She is from Missouri, where she has vacationed extensively in the Ozarks. She currently resides in Northern California with her husband.

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Posted Thursday, 29 October, 2015 by jorielov in 21st Century, Bits & Bobbles of Jorie, Blog Tour Host & Reviewer, BookSparks, Brothers and Sisters, Coming-Of Age, Compassion & Acceptance of Differences, Equality In Literature, Indie Author, LGBTTQPlus Fiction | Non-Fiction, Modern Day, Mother-Daughter Relationships, Siblings, Small Towne USA, Vulgarity in Literature, Women's Fiction

Book Review | “A Woman of Note” by Carol M. Cram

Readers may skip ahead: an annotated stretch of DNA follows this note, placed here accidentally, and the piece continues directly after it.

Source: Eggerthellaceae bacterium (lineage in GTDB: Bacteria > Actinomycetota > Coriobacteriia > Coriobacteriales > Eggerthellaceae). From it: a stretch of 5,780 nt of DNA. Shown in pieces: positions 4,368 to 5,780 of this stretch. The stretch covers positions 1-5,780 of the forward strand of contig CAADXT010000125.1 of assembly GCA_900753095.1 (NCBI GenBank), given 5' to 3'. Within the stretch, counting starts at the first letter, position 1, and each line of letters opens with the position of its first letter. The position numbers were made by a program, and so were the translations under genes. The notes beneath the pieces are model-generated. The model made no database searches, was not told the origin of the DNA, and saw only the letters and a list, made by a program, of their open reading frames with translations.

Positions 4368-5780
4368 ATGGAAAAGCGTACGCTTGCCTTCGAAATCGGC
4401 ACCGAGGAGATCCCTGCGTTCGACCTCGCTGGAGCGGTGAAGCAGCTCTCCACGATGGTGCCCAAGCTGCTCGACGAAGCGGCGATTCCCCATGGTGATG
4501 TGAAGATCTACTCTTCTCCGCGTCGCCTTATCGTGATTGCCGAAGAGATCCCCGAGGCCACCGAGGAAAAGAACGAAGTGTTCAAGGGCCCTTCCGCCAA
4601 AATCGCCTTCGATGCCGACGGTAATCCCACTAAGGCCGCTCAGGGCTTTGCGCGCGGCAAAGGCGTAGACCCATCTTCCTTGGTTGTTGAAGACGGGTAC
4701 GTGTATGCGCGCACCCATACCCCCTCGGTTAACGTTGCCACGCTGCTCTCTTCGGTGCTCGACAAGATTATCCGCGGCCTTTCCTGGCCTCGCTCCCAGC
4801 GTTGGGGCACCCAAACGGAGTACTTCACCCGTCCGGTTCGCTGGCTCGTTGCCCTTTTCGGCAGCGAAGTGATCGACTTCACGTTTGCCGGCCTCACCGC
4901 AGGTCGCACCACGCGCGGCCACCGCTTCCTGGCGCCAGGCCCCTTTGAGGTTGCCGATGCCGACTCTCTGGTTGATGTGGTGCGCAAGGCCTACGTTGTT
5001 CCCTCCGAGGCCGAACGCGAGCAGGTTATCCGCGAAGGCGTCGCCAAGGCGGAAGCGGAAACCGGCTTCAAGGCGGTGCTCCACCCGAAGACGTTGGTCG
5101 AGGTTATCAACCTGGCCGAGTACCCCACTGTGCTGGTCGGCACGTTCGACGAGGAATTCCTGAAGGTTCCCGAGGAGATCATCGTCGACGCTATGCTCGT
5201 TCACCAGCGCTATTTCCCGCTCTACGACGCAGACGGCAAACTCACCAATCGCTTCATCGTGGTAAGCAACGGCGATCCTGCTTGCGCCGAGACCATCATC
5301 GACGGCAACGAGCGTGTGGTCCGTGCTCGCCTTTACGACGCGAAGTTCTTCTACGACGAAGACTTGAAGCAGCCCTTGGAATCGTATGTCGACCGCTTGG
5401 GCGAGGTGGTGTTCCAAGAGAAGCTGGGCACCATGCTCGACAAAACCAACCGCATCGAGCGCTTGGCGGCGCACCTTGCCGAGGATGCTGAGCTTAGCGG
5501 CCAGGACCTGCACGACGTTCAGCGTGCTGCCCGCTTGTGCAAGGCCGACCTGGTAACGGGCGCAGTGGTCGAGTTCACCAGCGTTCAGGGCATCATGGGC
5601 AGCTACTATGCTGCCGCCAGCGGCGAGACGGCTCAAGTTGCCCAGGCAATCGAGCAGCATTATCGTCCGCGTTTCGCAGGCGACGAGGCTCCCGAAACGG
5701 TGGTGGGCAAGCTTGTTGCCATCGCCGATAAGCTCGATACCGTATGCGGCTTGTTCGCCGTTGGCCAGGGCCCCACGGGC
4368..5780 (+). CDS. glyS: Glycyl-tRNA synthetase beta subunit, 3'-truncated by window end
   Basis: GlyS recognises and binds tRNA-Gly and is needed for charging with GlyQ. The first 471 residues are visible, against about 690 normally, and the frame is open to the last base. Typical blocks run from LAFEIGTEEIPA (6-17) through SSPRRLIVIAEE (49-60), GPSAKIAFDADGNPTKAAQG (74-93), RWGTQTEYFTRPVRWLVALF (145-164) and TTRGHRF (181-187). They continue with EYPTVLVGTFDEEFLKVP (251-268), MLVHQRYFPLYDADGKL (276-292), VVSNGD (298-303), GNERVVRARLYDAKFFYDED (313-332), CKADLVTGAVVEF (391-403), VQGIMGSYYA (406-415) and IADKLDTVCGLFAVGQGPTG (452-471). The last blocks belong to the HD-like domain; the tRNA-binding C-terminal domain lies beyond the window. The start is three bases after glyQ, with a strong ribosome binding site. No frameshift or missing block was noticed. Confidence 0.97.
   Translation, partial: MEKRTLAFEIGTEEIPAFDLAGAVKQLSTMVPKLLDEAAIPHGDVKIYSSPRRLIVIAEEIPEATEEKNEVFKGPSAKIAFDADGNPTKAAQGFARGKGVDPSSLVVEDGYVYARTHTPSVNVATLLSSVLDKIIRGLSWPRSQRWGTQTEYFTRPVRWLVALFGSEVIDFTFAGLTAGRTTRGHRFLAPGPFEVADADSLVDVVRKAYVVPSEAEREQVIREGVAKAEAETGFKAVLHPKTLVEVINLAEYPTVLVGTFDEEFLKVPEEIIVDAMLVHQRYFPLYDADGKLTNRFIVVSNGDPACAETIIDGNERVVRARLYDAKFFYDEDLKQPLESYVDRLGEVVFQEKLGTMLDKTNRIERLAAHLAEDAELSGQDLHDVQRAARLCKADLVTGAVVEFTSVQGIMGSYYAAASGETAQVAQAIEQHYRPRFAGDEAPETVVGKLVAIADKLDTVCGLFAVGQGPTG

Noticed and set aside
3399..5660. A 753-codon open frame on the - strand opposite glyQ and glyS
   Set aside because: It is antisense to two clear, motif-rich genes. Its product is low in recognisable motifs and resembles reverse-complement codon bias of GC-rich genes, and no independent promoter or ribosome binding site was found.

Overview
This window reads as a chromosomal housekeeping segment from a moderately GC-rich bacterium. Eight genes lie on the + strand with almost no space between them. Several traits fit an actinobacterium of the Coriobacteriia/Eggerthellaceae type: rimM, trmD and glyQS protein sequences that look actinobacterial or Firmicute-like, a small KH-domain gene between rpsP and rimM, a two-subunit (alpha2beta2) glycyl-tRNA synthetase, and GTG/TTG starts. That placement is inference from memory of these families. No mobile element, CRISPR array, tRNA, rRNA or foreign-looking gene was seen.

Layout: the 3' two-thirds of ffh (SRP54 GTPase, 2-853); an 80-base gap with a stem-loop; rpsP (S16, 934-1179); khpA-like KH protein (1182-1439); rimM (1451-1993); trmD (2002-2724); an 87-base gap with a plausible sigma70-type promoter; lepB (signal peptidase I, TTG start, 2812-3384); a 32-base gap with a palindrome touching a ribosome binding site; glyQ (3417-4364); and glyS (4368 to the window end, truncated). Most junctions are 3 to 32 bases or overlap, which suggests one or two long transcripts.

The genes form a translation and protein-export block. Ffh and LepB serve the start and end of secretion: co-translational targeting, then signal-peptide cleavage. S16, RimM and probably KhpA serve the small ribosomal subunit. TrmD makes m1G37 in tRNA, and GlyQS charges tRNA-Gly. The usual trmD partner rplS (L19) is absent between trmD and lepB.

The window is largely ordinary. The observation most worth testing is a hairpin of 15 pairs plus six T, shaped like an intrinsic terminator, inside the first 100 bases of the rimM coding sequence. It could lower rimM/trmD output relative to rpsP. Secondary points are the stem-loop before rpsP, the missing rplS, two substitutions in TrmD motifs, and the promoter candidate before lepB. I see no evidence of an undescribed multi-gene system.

Posted Thursday, 15 October, 2015 by jorielov , , 0 Comments

Ruminations & Impressions Book Review Banner created by Jorie in Canva. Photo Credit: Unsplash Public Domain Photographer Sergey Zolkin.

Acquired Book By: I am becoming a regular tour hostess and reviewer for BookSparks, as I began to host for them in the Spring ahead of #SRC2015. I am posting my Summer Challenge reviews during October and November due to the aftereffects of severe lightning storms during July and August. As I make amends for the challenge reads I was unable to post until Autumn; I am also catching up with my YA challenge reads and the blog tours I missed as well. This blog tour marks one of the books I felt curious to read independent of the previous selections. I look forward to continuing to work with BookSparks once I am fully current with the stories I am reading for review.

I received a complimentary copy of “A Woman of Note” direct from the publicist at BookSparks in exchange for an honest review. I did not receive compensation for my opinions or thoughts shared herein.